We have been experimenting with VEP (Variant Effect Predictor). One of the meta data attributes that we are interested in is the SIFT score, indeed when we apply the dbNSFP plug we get a column containing the scores (named SIFT_score). However, I don't understand why there are sometimes dots or multiple values in the fields. For example, the gene ENSG00000196924 below has 5 transcripts:

DataFrame of VEP output

The SIFT_score column contains several values, not 1 per transcript/rs-number...

Here is another example that confuses me (I added the SIFT_pred column this time):

DataFrame of another gene with mutations

There are two mutations, the lower one can be expressed in 4 transcripts and I thus understand that there can be 4 SIFT scores, but why are all for in given in every row? Is the first one the SIFT_score for the first transcript?

One last example, again 4 transcripts, but now 2 of the scores are dots, what does that mean?

And another pd.DataFrame

I have been looking for quite some time now how to interpret this data, any help is appreciated.


2 Answers 2


The dbNSFP plugin from VEP accesses tables of data for each variant from dbNSFP and pulls out the values. dbNSFP provide their SIFT scores in that format: a score for every transcript affected by the variant, all on one line. The lookup is just for the variant, not for the variant/transcript combo, so they provide scores for all variant/transcript combos. You can also get a column that gives you a list of the transcripts or proteins (Ensembl_transcriptid or Ensembl_proteinid) in order so you know which score goes with which transcript.

A better way to get SIFT scores with VEP is to get them directly from VEP, rather than using dbNSFP. This will get the SIFT score that goes with the transcript on the line with the relevant transcript.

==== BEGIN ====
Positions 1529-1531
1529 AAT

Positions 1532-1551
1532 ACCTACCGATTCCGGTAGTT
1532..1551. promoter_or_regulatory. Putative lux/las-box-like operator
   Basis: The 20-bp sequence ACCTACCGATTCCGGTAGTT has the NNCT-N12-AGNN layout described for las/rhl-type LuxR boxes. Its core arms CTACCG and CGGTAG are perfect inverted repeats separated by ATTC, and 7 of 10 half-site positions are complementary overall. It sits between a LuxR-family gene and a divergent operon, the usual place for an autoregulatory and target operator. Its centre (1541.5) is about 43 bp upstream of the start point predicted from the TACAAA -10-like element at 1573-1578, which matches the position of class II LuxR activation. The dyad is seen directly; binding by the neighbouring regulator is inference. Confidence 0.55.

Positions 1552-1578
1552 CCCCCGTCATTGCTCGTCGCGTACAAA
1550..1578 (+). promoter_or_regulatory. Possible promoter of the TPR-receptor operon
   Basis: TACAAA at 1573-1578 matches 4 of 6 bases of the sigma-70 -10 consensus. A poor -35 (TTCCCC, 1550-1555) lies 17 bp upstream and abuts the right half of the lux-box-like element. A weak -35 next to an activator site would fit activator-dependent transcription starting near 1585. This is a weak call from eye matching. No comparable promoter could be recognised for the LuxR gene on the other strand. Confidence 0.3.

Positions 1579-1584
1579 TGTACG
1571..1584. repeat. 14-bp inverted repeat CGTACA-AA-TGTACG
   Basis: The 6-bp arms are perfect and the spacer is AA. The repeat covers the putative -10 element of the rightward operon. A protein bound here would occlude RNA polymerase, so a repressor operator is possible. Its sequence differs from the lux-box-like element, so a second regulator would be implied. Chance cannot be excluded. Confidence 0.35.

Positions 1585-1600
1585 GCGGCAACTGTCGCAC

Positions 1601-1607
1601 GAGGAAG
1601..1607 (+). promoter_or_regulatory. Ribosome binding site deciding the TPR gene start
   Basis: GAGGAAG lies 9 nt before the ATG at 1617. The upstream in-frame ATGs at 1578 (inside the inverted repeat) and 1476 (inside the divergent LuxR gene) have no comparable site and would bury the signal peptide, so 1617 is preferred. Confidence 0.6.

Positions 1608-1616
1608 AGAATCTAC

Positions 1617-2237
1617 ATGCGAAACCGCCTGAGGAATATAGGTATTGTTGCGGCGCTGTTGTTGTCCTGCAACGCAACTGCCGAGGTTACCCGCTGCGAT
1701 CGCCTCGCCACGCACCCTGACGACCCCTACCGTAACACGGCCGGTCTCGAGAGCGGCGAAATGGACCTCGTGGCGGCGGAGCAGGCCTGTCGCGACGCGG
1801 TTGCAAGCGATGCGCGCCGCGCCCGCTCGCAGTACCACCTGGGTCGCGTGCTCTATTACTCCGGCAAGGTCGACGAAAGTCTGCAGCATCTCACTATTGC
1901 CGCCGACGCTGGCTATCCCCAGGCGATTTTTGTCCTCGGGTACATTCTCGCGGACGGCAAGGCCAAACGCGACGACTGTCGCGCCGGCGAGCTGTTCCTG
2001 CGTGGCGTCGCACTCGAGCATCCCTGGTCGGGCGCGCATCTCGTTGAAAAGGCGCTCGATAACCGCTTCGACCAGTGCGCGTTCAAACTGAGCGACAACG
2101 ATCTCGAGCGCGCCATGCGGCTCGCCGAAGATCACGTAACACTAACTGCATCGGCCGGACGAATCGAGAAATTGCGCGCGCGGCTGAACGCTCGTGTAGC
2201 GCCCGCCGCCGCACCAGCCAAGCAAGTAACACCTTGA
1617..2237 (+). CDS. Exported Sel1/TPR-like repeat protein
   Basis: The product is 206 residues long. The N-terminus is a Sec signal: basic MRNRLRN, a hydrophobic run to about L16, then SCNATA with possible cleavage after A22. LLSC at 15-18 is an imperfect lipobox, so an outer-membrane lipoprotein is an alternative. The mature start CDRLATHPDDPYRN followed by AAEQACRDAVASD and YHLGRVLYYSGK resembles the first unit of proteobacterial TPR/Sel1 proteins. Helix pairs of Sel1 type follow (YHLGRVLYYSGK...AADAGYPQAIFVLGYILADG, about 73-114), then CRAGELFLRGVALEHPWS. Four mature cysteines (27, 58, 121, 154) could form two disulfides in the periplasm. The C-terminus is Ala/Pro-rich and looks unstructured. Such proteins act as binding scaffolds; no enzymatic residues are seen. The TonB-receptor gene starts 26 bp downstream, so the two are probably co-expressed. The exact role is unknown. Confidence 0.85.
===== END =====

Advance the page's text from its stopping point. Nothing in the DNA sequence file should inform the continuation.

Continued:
• $\begingroup$ I am guessing the dots are there for cases where dbNSFP doesn't have a value for the relevant transcript, right? $\endgroup$
    – terdon
    Commented Apr 10, 2019 at 12:18
  • $\begingroup$ Yes, that's it. Could be that the variant isn't missense in that transcript. $\endgroup$ Commented Apr 10, 2019 at 13:00

The first gene you mention, ENSG00000196924, actually has 6 transcripts (link to the VarSome.com page of variant rs371839875), not 5. It's just that one of them is non-coding:

VarSome genome browser showing transcripts

So the Sift scores you see are indeed one per transcript, it's just that there are 6 because dbNSFP also includes a score for the non-coding transcript of the gene.

The dots are just there as placeholders, they mean there was no value associated with that transcript. Many tools will show some sort of symbol instead of an empty field both for clarity and for practical technical reasons.

Visiting the variant's page on VarSome gives you a clearer picture since we collapse the identical scores and also include the converted rankscore provided by dbNSFP so you can have a single number for your variant:

VarSome screenshot showing SIFT score

Disclaimer: I work for the company behind VarSome, but it's a free tool. You need to pay to annotate VCF files (unlike the 100% free VEP), but it's free to use as a lookup tool for single variants.


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